Data centres traditionally do not have much attention paid to them during the deployment of their server racks. The only consideration that is usually thought of is the immediate costs of purchasing the racks in the first place and the basic functions of the rack. When compared with everything else it falls down low on the list of priorities. The lack of priority that server racks have had over the last few years has created problems for us as the racks are hard to upgrade.
When you look back at the fact however, you may find it hard to believe that this sort of thinking has plagued the industry for so long. These racks are holding hardware and storing data that’s worth millions of pounds. Not paying due care and attention to the quality of these racks is the same as balancing your fine bone china on a rusty shelf. It’s the final physical defence of your servers and it should only be run with an efficient cooling method. Taking aside the rack quality, the cooling method alone has to seriously consider the server racks that are present. For example if your data cabinet is closed then the effect of an air conditioned room will not have a very big impact.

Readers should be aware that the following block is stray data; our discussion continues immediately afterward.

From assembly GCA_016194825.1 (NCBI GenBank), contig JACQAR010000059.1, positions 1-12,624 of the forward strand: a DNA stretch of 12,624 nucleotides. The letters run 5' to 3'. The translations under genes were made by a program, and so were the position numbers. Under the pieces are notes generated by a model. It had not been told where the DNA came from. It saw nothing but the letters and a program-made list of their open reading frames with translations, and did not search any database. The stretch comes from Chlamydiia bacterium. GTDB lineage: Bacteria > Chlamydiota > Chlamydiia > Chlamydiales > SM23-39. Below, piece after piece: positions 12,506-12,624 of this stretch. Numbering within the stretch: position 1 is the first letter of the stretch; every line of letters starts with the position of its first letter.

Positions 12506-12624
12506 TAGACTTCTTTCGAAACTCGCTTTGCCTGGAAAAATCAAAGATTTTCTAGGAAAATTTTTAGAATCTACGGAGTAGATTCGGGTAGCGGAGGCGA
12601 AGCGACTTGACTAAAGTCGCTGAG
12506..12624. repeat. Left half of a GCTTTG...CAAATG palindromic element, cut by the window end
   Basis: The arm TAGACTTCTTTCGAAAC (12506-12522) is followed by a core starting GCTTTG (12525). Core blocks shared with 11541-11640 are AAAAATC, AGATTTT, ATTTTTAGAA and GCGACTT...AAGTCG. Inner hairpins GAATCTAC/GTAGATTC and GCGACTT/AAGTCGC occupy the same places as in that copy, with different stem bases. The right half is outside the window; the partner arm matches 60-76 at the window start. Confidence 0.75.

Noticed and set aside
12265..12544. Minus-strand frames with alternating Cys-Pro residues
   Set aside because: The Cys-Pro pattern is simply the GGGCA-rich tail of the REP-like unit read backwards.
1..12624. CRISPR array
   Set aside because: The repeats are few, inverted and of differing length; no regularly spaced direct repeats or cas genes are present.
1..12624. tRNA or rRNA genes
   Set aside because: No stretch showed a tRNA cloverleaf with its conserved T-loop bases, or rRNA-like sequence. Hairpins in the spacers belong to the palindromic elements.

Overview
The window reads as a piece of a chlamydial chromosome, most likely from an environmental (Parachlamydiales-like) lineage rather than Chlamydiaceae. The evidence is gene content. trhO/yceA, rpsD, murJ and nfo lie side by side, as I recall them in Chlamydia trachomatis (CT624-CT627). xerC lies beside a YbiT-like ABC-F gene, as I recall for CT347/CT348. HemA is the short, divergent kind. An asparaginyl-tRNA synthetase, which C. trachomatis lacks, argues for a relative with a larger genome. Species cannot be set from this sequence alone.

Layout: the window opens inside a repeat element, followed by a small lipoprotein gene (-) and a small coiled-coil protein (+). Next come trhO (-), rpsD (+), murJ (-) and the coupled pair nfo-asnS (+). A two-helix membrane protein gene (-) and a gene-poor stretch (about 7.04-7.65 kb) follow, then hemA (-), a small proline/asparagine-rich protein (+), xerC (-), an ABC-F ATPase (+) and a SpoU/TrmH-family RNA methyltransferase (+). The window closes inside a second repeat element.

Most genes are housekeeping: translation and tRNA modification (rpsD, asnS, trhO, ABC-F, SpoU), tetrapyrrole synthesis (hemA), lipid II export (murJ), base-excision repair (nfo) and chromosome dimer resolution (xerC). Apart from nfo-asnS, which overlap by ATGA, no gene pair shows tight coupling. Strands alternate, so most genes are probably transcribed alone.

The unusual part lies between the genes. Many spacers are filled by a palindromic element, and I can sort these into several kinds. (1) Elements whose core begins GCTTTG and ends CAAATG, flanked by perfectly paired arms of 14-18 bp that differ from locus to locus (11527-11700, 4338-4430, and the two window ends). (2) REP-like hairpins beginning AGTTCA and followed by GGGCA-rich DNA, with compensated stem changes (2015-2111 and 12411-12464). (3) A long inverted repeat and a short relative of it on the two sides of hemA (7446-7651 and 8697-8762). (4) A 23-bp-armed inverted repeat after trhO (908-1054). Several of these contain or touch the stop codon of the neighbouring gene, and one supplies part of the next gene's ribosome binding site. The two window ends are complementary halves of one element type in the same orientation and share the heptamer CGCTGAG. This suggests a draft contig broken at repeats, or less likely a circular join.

The equipment inlet, which is otherwise known as the front door, is where the temperature standard sits. The cooling of the equipment doesn’t begin here but if it isn’t dealt with here then serious problems will begin to mount as this is where it matters the most. Just some of the common rack cooling scenarios are listed below. They are what IT professionals and manufacturers will encounter on a frequent basis.
Is convective conventional cooling available with a specific rack? Does it have the features needed for this? A perforation pattern of at least 64% is recommended to provide the perfect level of airflow according to the manufacturers of servers. A lot of data centres have bought server racks or data cabinets without fully considering this and have subsequently set up a mini oven affect inside their cabinets.
Are features in place to aid the recirculation of hot hair? Openings along racks as narrow as 24 inches must be kept sealed in order to keep the cold and hot air paths separated from each other. Vacant rack spaces should have blanking panels installed on all of them. The contamination of cold air with the flow of warm air is another problem that is frequently faced by IT professionals on a regular basis.
Is there any rack cooling items that scale with an increased capacity. If a 9kW rack load is increased to a 12kW rack load, then does it have a cooling solution that can come in to suit this new capacity? Upgrades are always a miniature nightmare for IT managers and manufacturers. Not because they are not trained for it but more because there are always further problems that crop up down the road. A cabinet or rack that is unable to be scaled up or upgraded is one of them.